ND not documented, NED alive with no evidence of disease, AWD alive with disease

We report here a rare case of pseudo-Meigs’ syndrome caused by ovarian metastasis from sigmoid colon cancer, with the patient showing long-term survival following complete tumor resection.

Case presentation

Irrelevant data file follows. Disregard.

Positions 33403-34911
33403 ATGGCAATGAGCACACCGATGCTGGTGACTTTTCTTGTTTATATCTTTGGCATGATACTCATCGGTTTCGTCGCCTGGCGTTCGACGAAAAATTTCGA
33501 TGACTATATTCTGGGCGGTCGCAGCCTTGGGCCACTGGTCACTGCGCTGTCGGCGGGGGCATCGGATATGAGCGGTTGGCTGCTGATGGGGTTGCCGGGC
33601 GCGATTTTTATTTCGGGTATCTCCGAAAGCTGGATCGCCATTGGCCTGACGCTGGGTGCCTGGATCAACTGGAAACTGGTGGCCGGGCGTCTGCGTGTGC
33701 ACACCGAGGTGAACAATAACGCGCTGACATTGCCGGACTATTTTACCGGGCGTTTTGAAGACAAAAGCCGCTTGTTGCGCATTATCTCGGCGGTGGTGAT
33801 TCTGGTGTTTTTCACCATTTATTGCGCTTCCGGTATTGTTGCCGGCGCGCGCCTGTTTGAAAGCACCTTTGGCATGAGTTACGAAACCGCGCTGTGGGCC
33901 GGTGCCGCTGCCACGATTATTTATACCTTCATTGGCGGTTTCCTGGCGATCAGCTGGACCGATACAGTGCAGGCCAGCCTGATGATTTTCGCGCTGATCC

A 47-year-old woman presented to the hospital with a 1-month history of abdominal distention. Physical examination revealed a huge mass in the lower abdomen. The peripheral blood test showed elevated levels of carcinoembryonic antigen (CEA, 335.2 ng/mL [normal, <5 ng/mL]) and carbohydrate antigen (CA) 125 (219 U/mL [normal, <45 U/mL]) but a normal level of CA19-9 (9 U/mL [normal, <37 U/mL]). Computed tomography (CT) demonstrated a large, round mass with a maximum diameter of 15 cm in the pelvic cavity without the presence of ascites or pleural effusion (Fig. 1a, b). Colonoscopy identified an elevated lesion with severe stenosis in the sigmoid colon, and histopathological examination of biopsy specimens from the tumor showed moderately differentiated adenocarcinoma. Although we scheduled an early operation, the patient developed acute dyspnea and general edema 2 weeks after the first CT scan. The second CT scan examination demonstrated massive bilateral pleural effusion with atelectasis and ascites (Fig. 2a, b). Thoracic drainage and laparotomy were emergently performed. Macroscopically, the tumor in the sigmoid colon had invaded the serosa, and the huge pelvic mass was found to contain a right ovarian tumor. Several small nodules of peritoneal dissemination were distributed over the greater omentum. Perioperatively, 3800 mL of serous ascitic fluid was drained. Cytodiagnosis of the fluid drained from the ascites and pleural effusion revealed no tumor cells. Bilateral oophorectomy, total hysterectomy, omentectomy, and sigmoidectomy with regional node dissection were performed (Fig. 3a). Histopathological examination of the resected specimens showed moderately differentiated adenocarcinoma in the tumors of both the ovaries and the sigmoid colon (Fig. 3b). The dissected paracolic nodes showed malignant cells. Immunohistochemically, tumor cells from the ovaries and the colon both showed positive expression of cytokeratin 20 (CK20) but no expression of cytokeratin 7 (CK7), confirming that the ovarian tumors were metastases from primary colon cancer (Fig. 4a, b). The postoperative course was uneventful, and both pleural effusion and ascites rapidly resolved. Postoperatively, a regimen of 5-fluorouracil (5-FU), leucovorin, and oxaliplatin (FOLFOX) was administered every 2 weeks for 5 months. At 29 months after the first operation, the patient required curative hepatic resection for liver metastases. At 78 months after the first operation, the patient remains alive with no evidence of a disease.